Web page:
Despite our ever-dwindling supply of effective antibiotics, there have been a growing number of drugs that are effective against viral diseases. Many of these new drugs are not the result of happy chance or serendipity, as was penicillin, but rather the result of a process known as rational drug design. Continue reading →
Recently, there have been a rash of stories in the news covering a mysterious disease that has appeared in Cambodia, killing over 50 children in the last few months. Currently, there is evidence that this disease is caused by enterovirus 71, a causative agent of hand, foot, mouth disease. What is interesting is that these children are presenting with symptoms more severe than foot-and-mouth that include encephalitis, high fever, difficulty breathing, and eventual destruction of the alveoli of the lungs leading to death. This is an unusual presentation of enterovirus infection, as this usually causes a mild illness that does not result in hospitalization. However, EV71 has been known to cause neurological disease in the past and would explain the symptoms experienced by patients in this outbreak.
So why did this outbreak start? Why would a virus that normally causes a mild disease kill so many children? Continue reading →
I’m happy to say that this week an article I wrote was featured on the Gradhacker website. This is a great site with a wealth of resources for graduate students ranging from how to navigate conferences successfully to how to de-stress and maintain your sanity during graduate school.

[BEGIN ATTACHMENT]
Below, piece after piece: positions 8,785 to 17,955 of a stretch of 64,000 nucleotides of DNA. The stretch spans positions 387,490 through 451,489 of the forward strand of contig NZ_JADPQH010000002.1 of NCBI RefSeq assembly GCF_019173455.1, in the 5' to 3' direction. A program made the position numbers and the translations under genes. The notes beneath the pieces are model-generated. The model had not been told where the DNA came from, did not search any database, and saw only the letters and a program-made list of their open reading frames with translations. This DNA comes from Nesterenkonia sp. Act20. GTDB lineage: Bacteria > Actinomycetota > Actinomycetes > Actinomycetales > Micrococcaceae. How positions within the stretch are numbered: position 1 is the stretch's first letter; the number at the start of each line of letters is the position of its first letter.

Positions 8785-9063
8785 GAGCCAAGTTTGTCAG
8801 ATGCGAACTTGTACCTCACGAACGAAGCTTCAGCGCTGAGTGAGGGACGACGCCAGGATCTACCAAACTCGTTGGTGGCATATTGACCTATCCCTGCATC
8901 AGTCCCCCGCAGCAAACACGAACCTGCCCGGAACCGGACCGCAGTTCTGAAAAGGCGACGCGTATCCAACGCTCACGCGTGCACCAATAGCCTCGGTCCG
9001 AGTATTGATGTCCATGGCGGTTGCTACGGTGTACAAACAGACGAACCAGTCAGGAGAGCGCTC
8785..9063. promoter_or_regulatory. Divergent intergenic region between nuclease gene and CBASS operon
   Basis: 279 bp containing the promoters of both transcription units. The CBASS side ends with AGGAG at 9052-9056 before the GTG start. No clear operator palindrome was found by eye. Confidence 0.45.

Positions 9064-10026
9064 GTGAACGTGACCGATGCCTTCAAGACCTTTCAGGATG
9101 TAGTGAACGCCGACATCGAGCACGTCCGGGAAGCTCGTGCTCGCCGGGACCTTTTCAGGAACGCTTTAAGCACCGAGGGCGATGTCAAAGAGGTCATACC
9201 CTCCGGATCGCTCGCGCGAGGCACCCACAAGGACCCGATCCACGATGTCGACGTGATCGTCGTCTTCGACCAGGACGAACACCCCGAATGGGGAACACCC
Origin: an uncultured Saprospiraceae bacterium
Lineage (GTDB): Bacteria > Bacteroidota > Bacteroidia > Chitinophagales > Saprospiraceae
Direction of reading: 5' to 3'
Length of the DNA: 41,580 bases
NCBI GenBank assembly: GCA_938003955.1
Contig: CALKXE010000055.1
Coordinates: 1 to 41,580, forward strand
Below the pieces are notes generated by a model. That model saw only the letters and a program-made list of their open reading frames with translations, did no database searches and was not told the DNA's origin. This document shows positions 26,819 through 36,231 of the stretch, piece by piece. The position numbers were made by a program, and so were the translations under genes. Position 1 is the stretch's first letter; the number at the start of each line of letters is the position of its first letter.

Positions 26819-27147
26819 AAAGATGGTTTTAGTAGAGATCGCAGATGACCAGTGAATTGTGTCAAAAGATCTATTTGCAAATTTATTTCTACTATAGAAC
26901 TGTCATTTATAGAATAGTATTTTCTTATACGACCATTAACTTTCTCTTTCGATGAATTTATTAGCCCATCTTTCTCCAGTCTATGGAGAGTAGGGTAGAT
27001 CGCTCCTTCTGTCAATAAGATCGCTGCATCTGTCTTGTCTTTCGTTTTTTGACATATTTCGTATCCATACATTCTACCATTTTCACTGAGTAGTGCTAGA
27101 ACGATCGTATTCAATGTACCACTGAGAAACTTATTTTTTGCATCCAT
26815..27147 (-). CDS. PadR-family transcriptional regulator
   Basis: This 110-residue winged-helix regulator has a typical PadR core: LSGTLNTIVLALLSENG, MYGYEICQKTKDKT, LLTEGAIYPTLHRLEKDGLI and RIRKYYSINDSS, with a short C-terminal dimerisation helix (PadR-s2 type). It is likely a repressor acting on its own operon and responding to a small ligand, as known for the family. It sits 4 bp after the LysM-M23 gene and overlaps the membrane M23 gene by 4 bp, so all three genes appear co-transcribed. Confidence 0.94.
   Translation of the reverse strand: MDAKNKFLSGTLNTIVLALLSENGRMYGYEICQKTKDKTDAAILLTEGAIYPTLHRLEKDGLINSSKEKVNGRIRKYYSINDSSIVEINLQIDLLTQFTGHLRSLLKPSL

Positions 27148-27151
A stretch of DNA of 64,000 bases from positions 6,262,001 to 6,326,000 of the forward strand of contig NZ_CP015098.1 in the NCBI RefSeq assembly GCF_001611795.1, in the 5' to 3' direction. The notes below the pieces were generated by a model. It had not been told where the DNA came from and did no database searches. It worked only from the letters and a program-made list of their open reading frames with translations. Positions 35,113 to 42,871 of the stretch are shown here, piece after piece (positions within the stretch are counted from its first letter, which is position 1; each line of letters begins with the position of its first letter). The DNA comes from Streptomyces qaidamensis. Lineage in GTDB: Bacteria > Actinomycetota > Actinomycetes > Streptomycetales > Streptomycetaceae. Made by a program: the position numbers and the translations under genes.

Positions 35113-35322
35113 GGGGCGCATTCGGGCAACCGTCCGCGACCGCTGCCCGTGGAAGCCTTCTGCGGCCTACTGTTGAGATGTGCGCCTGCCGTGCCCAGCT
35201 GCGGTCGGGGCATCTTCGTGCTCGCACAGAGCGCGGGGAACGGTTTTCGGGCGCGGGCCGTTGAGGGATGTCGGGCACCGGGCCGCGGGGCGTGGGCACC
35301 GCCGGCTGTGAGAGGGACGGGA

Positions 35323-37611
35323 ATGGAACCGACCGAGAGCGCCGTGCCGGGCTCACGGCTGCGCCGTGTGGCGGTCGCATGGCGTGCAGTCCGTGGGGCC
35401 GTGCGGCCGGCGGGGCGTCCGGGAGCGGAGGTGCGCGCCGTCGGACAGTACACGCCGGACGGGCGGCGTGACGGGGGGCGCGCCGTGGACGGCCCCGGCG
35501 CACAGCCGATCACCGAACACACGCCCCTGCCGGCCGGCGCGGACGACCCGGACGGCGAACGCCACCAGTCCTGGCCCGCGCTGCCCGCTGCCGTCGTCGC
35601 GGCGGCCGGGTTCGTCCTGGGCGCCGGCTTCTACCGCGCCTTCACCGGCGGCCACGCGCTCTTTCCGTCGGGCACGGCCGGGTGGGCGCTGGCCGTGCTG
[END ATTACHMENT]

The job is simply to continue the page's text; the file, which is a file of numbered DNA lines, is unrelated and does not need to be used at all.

So, if you wish to get some basic guidelines on how to transition from an undergraduate to a graduate wardrobe please check out my article Dressing for Battle: Academic Armaments over at Gradhacker.
There has been a growing concern among scientists on how to train the next generation of researchers. This last month I came into contact with an article by Ferric C. Fang and Arturo Casadevall in Microbe magazine titled Reforming Science as well as the editorial Next-generation training in Nature. As a young researcher just beginning what I hope will be a lifelong career in the sciences this article hits on so many areas that need to be addressed. Three points in this article stood out to me and I wanted to address them from the perspective of someone who is just starting out and looking for training opportunities that will prepare me to work in the modern scientific field. These areas are the broadening of the scope of knowledge of new PhD trainees, a realignment of the culture to support quality of work over quantity, as well as the call to generate more flexible career pathways for young scientists in order to prevent attrition from the sciences. Continue reading →